Interestingly whilst conducting manual handling risk assessments we learn significant detail about the load and task, the working environment, handling aids and equipment required. But too often we learn very little about the individuals conducting the work. This is where “discussion and directed research” could play a significant role in educating the trainee in self-awareness.

We all have long histories of physical experiences stacked up with layers of broken bones, soft tissue injuries, bumps and bruises, operations, heavy falls and crashes, childbirth, sporting incidents and our work experiences.  The problem is we quickly forget about these incidents once they “heal”. Let me give you a couple of work-based examples I came across during my time as a health and safety manager.

 Both these examples are valued, committed, experience and well-trained employees with service exceeding 10 years each. They both had their own quirky posture and walking pattern, which as far as I am aware hadn’t been considered during their employment service.

Case 1 Ian – Fork truck operator involved daily in truck operations, manual handling tasks and some desk-based administration. A physically very capable 40-year-old male, standing 1.9m tall and weighing 110kg. He was a keen golfer away from work but on occasions complained of minor lower back discomfort. This wouldn’t stop him from turning up to work and there were no significant concerns from him or his employers.

One thing we did know about this person was that he wore out his safety shoes more frequently than other employees, and it was just one shoe.

Case 2 Mick – Distribution operative whose daily tasks were predominantly office-based administration but did also include some manual handling of materials. A very capable man of 50 years old weighing 85kg who would choose more responsible office-based tasks over physical handling if given the choice.

Mick was popular amongst his work colleagues and would be the butt of shop floor banter due to his gait pattern resembling a penguin waddling. I appreciate that this behaviour could be regarded as bullying and unwelcome, but this is how it was at that time amongst the team that worked together.


I engaged both these guys in safety-based conversation discussing several topics about their work. In the case of the Ian, I discovered that the excessive way his shoe wore out was due to a sporting injury as a teenager. His ankle and foot were seriously injured resulting in a plate being screwed into his ankle. His foot and ankle didn’t function optimally, which he was very aware of, and this caused a shift in his bodyweight altering pelvis position and disrupting his whole-body movement.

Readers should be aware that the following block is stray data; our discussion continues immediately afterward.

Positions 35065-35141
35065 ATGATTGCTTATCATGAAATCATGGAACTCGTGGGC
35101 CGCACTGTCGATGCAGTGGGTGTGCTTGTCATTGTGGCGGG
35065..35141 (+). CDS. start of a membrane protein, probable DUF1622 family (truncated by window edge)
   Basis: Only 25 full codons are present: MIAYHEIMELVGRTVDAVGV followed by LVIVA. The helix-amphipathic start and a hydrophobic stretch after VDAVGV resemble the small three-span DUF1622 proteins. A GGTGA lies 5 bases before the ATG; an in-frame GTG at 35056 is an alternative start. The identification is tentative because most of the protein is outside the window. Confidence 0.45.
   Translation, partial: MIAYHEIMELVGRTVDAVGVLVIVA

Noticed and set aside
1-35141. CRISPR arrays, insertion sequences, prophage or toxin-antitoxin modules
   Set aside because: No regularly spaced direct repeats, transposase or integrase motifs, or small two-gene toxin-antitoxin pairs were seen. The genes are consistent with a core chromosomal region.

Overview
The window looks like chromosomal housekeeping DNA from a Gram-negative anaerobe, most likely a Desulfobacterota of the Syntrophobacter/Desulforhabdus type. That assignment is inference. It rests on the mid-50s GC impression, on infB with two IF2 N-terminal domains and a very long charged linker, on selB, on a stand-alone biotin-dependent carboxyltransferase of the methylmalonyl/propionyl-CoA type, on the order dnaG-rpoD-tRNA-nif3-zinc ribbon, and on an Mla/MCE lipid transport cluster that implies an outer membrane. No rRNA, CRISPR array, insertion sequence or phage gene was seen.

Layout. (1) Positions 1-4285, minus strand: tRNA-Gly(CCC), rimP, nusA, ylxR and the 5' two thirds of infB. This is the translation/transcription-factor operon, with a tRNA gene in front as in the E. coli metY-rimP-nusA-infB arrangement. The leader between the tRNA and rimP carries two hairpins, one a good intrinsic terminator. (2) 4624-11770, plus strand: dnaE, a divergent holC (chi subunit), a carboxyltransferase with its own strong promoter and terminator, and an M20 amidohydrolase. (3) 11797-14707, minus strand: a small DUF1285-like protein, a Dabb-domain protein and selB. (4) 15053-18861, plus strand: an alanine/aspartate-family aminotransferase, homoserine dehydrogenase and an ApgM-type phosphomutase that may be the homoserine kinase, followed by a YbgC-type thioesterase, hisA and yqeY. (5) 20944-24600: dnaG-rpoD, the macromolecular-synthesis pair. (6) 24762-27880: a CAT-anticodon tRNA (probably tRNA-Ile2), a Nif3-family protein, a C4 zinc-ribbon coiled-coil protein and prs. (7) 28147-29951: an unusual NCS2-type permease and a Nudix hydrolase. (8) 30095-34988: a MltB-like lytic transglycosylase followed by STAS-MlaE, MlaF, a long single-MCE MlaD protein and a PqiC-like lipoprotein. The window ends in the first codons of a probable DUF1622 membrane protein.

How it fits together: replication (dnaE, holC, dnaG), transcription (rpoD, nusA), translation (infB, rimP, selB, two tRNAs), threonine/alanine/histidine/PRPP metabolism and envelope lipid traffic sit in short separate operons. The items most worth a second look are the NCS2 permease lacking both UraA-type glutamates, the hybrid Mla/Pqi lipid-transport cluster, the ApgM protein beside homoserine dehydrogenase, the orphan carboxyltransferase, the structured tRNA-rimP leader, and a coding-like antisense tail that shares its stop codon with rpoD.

In Mick’s example we discussed his use of lifting aids which he always used during handling tasks. We discussed use of lifting techniques and principles, which he was honest enough to admit he did not use…. hence using scissor lifts and work benches. It was only during this conversation did we explore why he didn’t use the manual handling principles training he had frequently received. His answer was simple……he couldn’t do it ongoing. He reported he could demonstrate a version of correct lifting for the benefit of passing the training but physically unable to use the techniques day to day.

Intrigued I had to ask further questions and understand what was behind this lack of compliance. There was a simple answer, that following a motorcycle accent 25 years previously he had shattered his pelvis. The reconstructive surgery had impacted his walking and movement patterns.

Both these guys had consciously and subconsciously modified and altered their postures, behaviours, and attitudes to manage their daily life.

Not every worker has suffered such significant single life changing incidents. Most of us will however experience minor broken bones, minor soft tissue injuries, small operations, low impact collisions/falls/car crashes, which heal quickly and are forgotten as distant memories without question.

These minor incidents will stack up, and when combined with physical activities of our daily lives will lead to modified movements. The modified movement patterns cause overwork and underwork of body structures, muscle, and joints. Over time these modified movements can leave employees unknowingly predisposed to suffering a MSK injury whilst carry out a work-related task. Equally they could be playing a round of golf, gardening, climbing into the loft at home or embarking on the first weeks of couch to 5K. Which ever of these activities is the perceived direct cause of the injury, we don’t often start to discuss the injury history of the IP 20 or 25 years previously.


So, to sign off this short exploration of manual handling and what we can learn, and do better, perhaps we should be helping trainees explore their own injury history to potentially predict and prevent further injuries in the future whatever physical activities they take part in?


Darren Kerr DipNebosh – Gait and Posture Specialist